Do you have the Right Stuff to be a Cryptozoologist?

the late Jon-Erik Beckjord
the late Jon-Erik Beckjord | Source

The flimflam factor

Cryptids are legendary animals whose existence is questionable. A few well-known examples: Bigfoot, the Loch Ness Monster, the Yeti of the Himalayas, and the Yowie from Australia.

Yes, there are snake oil purveyors, who are all too eager to turn a profit on the legends. One such person who comes to mind is the late Jon-Erik Beckjord. Erik has owned a few small cryptozoology-related museums. And he used to lead Bigfoot expeditions.

On a typical Beckjord expedition, the participants would be encouraged to photograph whatever interested them.

After the photos were developed, Erik would look for blurry spots. Whenever he found one, he would claim that it was a Bigfoot. I have looked at some of the photos, and must confess that I've been completely unable to see what I was supposed to see.

Erik was of the opinion that the Bigfoot is an interdimensional being, whatever that means. According to Erik, that partially explains why Bigfoot is so difficult to track down. Apparently Bigfoot can pop in and out of our reality.

Here's a LINK to one of Erik's famous Where's Waldo--I mean Where's Bigfoot photos. This one is courtesy of the International Cryptozoological Society.

That said, I'm open to the possibility that one or more of the various Cryptids are real. The existence of fast-buck artists in the Cryptozoology biz is utterly predictable, and neither proves nor disproves the existence of Cryptids.

Because of the Erik Beckjords of this world, any serious scientist who takes up Cryptozoology as a career specialty must have a very thick skin. How many biologists have the intestinal fortitude to follow their passions for Cryptozoology if that entails becoming the laughingstocks of their profession?


Frame 352 from the Patterson-Gimlin film
Frame 352 from the Patterson-Gimlin film | Source
Cornelius and Dr Zaius from Planet of the Apes.
Cornelius and Dr Zaius from Planet of the Apes. | Source
Bigfoot Larry in his native habitat
Bigfoot Larry in his native habitat | Source
Rocky Mountain Horse
Rocky Mountain Horse | Source
Even Sherlock Holmes, as portrayed by Jeremy Brett above, would have his work cut out for him in evaluating all of the Bigfoot evidence.
Even Sherlock Holmes, as portrayed by Jeremy Brett above, would have his work cut out for him in evaluating all of the Bigfoot evidence. | Source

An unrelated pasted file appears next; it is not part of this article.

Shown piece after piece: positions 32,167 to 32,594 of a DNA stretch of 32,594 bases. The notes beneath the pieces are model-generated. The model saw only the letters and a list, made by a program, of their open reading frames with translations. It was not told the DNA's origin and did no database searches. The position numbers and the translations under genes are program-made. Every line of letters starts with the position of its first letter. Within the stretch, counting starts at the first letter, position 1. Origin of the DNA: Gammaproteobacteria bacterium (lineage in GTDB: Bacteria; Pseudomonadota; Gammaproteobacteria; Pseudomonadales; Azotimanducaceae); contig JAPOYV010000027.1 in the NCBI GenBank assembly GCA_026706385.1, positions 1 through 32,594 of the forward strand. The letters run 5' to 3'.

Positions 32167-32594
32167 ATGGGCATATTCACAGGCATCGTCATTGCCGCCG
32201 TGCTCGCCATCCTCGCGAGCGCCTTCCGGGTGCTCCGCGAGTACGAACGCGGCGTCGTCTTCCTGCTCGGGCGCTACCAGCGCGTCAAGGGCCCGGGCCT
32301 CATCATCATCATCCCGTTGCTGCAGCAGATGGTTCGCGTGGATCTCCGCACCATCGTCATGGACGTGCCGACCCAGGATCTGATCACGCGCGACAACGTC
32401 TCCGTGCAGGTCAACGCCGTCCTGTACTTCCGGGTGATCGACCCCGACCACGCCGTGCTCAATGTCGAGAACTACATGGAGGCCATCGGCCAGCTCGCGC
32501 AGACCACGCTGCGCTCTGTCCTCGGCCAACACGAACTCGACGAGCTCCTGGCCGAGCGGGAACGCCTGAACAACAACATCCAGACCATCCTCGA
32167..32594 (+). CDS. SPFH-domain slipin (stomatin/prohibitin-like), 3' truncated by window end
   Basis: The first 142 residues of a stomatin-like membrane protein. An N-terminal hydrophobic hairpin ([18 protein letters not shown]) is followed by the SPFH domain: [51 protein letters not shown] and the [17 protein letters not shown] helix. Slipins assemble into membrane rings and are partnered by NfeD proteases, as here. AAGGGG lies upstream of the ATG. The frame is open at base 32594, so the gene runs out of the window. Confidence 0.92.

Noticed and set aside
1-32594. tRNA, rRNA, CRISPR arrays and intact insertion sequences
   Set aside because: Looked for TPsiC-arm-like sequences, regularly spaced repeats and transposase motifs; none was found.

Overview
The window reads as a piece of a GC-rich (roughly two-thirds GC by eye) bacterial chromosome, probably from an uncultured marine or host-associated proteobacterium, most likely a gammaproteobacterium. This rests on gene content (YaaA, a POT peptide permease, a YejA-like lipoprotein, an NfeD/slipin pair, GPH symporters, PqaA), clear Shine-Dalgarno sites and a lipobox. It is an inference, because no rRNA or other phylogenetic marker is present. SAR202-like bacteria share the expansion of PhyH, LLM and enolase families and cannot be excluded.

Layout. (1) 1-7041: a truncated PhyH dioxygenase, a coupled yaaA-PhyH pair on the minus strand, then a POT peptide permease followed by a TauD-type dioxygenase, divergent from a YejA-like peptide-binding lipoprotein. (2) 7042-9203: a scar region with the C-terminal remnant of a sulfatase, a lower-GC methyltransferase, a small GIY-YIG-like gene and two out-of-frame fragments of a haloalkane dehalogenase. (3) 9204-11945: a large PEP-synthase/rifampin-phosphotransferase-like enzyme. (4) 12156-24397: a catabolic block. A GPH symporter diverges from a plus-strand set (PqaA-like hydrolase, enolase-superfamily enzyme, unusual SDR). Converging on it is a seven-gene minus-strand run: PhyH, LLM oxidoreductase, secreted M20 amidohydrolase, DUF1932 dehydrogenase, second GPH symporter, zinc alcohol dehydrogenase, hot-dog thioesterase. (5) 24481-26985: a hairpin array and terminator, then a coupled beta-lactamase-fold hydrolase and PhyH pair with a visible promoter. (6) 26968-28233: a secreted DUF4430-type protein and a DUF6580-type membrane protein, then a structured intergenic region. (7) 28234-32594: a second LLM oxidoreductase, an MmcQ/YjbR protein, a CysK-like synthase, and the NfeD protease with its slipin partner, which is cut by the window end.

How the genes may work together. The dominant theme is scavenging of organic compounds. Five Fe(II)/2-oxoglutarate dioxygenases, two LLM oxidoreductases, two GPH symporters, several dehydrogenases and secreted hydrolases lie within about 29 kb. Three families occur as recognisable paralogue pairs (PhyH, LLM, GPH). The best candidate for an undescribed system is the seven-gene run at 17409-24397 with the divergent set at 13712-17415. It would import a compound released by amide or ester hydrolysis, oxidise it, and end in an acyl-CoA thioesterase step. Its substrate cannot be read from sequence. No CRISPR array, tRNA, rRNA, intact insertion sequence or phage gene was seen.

Measuring Bigfoot

The best Bigfoot photos that I have seen are from the 1967 expedition conducted by the late Roger Patterson and Robert Gimlin at Bluff Creek, in Northern California. And I'm not saying that the picture quality is great. But they did manage to capture more than half a minute of footage.

The most famous picture from that film is Frame 352, which shows a putative female Bigfoot walking rapidly past some logs. See photo at right.

Frame 72 (click on link below) is another photo of 'Patty' just before she disappeared into the forest. The feature that caught my eye was the arms. In proportion to height, the length of the arms was intermediate between the ape range and the human range. Moreover the lengths of the upper and lower arms were reasonably well proportioned.

This rules out the possibility of a man in a gorilla suit with extra long sleeves, holding a stick, attached to fake hands. Yes, this would have made the arms appear to be unusually long. But if that kind of fakery had been attempted, the forearms would have been far too long, in proportion to the upper arms. The result would have been an obvious 'Frankenfoot', rather than a self-respecting Bigfoot.

The BBC made a risible documentary, an episode of the X-Creatures series, which claimed to debunk the Patterson-Gimlin Film. The centerpiece of their film was an actor wearing a gorilla suit. Predictably, the ratio of arm length in proportion to height was within the normal human range. The BBC didn't even come close to replicating the essential feature of the Patterson-Gimlin Film.

The existence of the BBC documentary is incontrovertible proof that British television viewers enjoy watching actors walking around in gorilla suits. The classic Charlton Heston film, Planet of the Apes, was more entertaining. And more thought-provoking.

The Bigfoot Field Researchers Organization compared Frames 72 and 352 of the Patterson-Gimlin film with a photo of the BBC actor in the gorilla suit. BFRO's analysis emphasized the musculature.
The 'Costume' that Cannot be Re-Created

By the way, not all Bigfoot organizations are as reputable as BFRO. North America Bigfoot Search comes to mind. There are too many red flags popping up in their online material.

Would it have been possible for Patterson and Gimlin to fake their footage, using state-of-the-art 1967 special effects technology? I do not know; I'm not an expert on special effects. However the fakery would have cost a pretty penny.

Biomechanics experts have examined the P/G Film, and are divided between two verdicts:

•probably a fake;